To enact the tough new policies, the DHS will hire 10,000 additional Immigration and Customs Enforcement (ICE) agents. The agency will also look to expand the number of local law enforcement agencies working with the federal government to enforce immigration law. And DHS will release to the public a weekly report on local law enforcement agencies, documenting the number of undocumented immigrants they release from custody — in effect an attempt to shame so-called sanctuary cities.
Immigrants and crime
During the presidential campaign, Trump repeatedly highlighted victims of crimes committed by undocumented immigrants. Tuesday’s memorandums take that approach from the stump into the bureaucracy: The DHS will create a Victims of Immigration Crime Engagement (VOICE) Office that will work with victims of such crimes. “Criminal aliens routinely victimize Americans and other legal residents,” the memorandum reads.
Most research, however, has found that immigrants, including undocumented immigrants, commit violent crimes at lower rates than native-born Americans. That isn’t surprising — non-citizens, even those here legally, face possible deportation if they are convicted of a violent crime, meaning such crimes carry a higher risk than they do for the U.S. born. (The children of immigrants commit crimes at roughly the same rate as other U.S.-born citizens.)
The undocumented population isn’t increasing
Despite Trump’s focus on illegal immigration, the number of undocumented immigrants in the U.S. isn’t increasing — in fact, illegal immigration has slowed to a relative trickle. According to an analysis of Census Bureau data by the Pew Research Center, there were about 11 million people in the U.S. illegally in 2014, the latest data available. That’s down more than a million from 2007. In recent years, the number has been roughly flat — meaning as many undocumented workers are leaving the U.S. as entering it.
Most people in the U.S. illegally have been here a while. Some two-thirds, 66 percent, have been in the U.S. a decade or more, according to Pew’s analysis. Just 14 percent have been here less than five years. In the early 2000s, when illegal immigration was at its peak, those two numbers were roughly equal.
Undocumented immigrants, like immigrants in general, are concentrated in large cities, particularly on the coasts and near the Mexican border. But they live throughout the country — a separate Pew report recently estimated that there are about 20,000 undocumented immigrants in Boise, Idaho, for example. Many, though by no means all, undocumented immigrants work in low-wage sectors such as agriculture and the fast-food industry. (Trump’s initial choice to serve as labor secretary, fast-food CEO Andrew Puzder, drew conservative opposition in part because of his pro-immigration stance. Puzder has since withdrawn his nomination.)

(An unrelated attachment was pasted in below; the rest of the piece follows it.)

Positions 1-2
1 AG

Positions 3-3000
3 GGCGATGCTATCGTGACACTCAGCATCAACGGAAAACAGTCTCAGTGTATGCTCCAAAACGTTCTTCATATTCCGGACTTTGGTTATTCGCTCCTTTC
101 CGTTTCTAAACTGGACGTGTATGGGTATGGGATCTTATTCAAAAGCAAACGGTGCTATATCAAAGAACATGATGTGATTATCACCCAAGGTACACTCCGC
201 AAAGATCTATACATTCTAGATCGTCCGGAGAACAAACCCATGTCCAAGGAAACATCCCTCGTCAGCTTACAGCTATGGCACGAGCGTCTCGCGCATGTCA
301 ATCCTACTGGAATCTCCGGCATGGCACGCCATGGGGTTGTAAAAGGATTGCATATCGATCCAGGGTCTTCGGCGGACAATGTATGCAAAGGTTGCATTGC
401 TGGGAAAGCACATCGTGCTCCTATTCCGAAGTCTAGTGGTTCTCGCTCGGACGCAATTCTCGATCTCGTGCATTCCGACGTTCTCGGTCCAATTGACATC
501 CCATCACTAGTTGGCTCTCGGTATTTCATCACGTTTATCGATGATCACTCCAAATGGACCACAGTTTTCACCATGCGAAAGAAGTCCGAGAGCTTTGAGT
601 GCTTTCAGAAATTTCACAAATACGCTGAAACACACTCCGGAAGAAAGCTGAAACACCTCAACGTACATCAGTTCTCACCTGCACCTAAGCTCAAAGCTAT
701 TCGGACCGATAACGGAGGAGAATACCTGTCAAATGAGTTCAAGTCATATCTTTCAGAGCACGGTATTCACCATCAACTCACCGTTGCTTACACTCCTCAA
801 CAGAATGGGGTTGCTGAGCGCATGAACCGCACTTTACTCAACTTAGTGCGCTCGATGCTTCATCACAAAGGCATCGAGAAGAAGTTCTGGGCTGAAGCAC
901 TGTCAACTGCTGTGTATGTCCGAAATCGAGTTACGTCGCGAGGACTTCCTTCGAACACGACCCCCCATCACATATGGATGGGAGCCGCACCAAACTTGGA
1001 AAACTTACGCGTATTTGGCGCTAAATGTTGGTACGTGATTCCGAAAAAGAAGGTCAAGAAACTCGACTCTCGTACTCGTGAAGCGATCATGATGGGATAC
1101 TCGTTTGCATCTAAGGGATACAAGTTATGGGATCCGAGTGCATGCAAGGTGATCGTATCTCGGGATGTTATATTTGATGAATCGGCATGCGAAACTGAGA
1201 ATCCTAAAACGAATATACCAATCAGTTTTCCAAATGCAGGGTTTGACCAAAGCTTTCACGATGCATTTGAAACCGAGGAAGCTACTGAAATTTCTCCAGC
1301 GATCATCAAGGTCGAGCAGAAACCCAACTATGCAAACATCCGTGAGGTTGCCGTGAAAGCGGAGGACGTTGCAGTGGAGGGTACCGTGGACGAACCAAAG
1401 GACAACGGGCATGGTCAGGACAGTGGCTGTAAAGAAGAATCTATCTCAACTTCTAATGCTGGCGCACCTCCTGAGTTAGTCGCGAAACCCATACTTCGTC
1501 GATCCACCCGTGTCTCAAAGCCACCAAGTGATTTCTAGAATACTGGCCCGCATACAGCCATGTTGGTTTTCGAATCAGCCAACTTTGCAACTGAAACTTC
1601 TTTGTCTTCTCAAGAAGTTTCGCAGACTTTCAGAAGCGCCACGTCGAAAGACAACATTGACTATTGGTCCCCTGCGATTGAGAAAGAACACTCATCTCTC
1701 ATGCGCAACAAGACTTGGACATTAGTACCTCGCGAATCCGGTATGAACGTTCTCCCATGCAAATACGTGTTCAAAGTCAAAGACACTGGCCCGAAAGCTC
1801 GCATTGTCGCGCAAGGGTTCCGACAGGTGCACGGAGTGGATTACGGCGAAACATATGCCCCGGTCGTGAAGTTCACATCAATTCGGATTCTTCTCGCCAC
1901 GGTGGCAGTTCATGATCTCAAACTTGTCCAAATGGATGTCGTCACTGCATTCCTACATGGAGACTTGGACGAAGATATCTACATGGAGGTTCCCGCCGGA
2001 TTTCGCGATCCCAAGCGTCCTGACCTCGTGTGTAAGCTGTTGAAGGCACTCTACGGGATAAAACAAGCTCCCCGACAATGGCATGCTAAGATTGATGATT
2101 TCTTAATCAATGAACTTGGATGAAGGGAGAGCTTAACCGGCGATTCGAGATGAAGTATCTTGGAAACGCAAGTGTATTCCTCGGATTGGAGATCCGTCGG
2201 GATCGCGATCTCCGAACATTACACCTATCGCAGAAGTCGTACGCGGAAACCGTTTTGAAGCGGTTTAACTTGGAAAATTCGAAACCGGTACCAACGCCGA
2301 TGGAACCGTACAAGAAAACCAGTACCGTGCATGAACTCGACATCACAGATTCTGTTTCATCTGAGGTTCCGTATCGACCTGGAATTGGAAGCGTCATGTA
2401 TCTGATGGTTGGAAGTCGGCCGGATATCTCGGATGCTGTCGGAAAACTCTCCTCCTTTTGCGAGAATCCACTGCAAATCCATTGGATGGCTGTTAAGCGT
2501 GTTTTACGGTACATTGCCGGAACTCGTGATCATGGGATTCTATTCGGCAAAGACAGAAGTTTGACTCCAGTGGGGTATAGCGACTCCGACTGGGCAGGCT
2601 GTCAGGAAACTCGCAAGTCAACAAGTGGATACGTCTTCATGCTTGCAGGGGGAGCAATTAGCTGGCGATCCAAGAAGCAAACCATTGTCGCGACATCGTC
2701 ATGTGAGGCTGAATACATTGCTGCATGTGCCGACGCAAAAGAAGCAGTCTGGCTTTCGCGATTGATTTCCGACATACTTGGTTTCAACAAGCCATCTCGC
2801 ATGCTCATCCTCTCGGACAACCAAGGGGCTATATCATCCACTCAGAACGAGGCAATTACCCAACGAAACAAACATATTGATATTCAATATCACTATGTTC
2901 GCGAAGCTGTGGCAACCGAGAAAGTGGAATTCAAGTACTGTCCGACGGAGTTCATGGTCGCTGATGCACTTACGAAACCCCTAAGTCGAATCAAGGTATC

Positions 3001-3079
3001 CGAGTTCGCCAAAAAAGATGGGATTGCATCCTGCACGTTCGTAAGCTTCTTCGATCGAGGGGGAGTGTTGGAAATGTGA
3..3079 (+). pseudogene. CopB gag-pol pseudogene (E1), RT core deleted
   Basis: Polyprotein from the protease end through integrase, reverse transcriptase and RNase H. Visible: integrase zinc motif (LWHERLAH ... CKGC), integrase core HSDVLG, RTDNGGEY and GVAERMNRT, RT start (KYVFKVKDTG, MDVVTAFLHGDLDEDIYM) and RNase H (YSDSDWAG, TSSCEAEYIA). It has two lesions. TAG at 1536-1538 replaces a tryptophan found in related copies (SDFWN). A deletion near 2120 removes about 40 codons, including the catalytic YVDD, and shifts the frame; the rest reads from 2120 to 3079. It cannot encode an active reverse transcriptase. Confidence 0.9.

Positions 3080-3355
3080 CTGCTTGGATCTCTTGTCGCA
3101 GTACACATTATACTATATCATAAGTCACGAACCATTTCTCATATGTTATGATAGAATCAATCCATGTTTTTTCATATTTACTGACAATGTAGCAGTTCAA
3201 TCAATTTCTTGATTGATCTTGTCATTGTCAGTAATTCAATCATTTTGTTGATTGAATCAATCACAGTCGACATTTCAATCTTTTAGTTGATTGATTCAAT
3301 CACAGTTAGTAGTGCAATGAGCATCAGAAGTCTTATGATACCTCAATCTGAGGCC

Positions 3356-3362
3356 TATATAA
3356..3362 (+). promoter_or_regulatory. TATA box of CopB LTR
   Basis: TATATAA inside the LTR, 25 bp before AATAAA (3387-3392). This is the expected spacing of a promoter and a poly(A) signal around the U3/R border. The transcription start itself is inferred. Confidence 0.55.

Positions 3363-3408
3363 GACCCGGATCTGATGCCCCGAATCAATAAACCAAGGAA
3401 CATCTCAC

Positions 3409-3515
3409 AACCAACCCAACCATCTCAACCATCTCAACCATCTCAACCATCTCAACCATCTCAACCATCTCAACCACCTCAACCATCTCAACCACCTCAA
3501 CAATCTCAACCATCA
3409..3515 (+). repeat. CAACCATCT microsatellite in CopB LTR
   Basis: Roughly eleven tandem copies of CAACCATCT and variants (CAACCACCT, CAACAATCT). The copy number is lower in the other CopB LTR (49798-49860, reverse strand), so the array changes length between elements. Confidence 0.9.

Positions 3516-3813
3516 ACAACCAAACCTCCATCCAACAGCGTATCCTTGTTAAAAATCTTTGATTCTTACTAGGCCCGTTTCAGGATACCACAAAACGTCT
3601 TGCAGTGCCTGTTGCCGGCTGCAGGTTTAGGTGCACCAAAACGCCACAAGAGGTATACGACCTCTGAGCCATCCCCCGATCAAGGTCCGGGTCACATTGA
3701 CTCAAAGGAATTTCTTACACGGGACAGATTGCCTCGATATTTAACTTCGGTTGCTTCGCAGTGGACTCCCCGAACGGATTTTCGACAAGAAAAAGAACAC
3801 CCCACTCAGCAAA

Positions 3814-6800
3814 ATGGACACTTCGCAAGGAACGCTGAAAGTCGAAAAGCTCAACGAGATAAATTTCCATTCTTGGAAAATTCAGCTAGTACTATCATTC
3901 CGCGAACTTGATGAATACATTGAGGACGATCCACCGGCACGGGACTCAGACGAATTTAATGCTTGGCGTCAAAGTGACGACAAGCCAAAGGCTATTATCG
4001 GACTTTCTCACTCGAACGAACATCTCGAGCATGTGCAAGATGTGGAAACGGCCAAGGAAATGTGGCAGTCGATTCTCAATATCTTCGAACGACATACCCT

A focus on the Southern border
These memos suggest DHS under Trump views illegal immigration as principally an issue of border crossings from people who live in countries south of the U.S. The memorandums call for the hiring of 5,000 additional Border Patrol agents and require all federal agencies to track any spending of U.S. dollars that benefit Mexico. (Trump could highlight any such spending in his campaign to get Mexico to pay for a border wall.) And they direct immigration enforcement authorities to send people crossing the border back to Mexico — even if they aren’t Mexicans.
This is an outdated view of the nation’s immigration challenges. While Mexicans represent about 52 percent of the undocumented population, according to the Pew Research Center, the number of unauthorized immigrants from Mexico has declined from 6.9 million in 2007 to about 5.8 million as of 2014. A rising share of undocumented immigrants, particularly those who came to the U.S. recently, are from Central America and Asia, and many did not cross the Mexican border to get here. According to data from the Department of Homeland Security, more than half a million people entered the country legally in the 2015 fiscal year and then overstayed their visas. The largest share of them came from Europe, Canada and South America.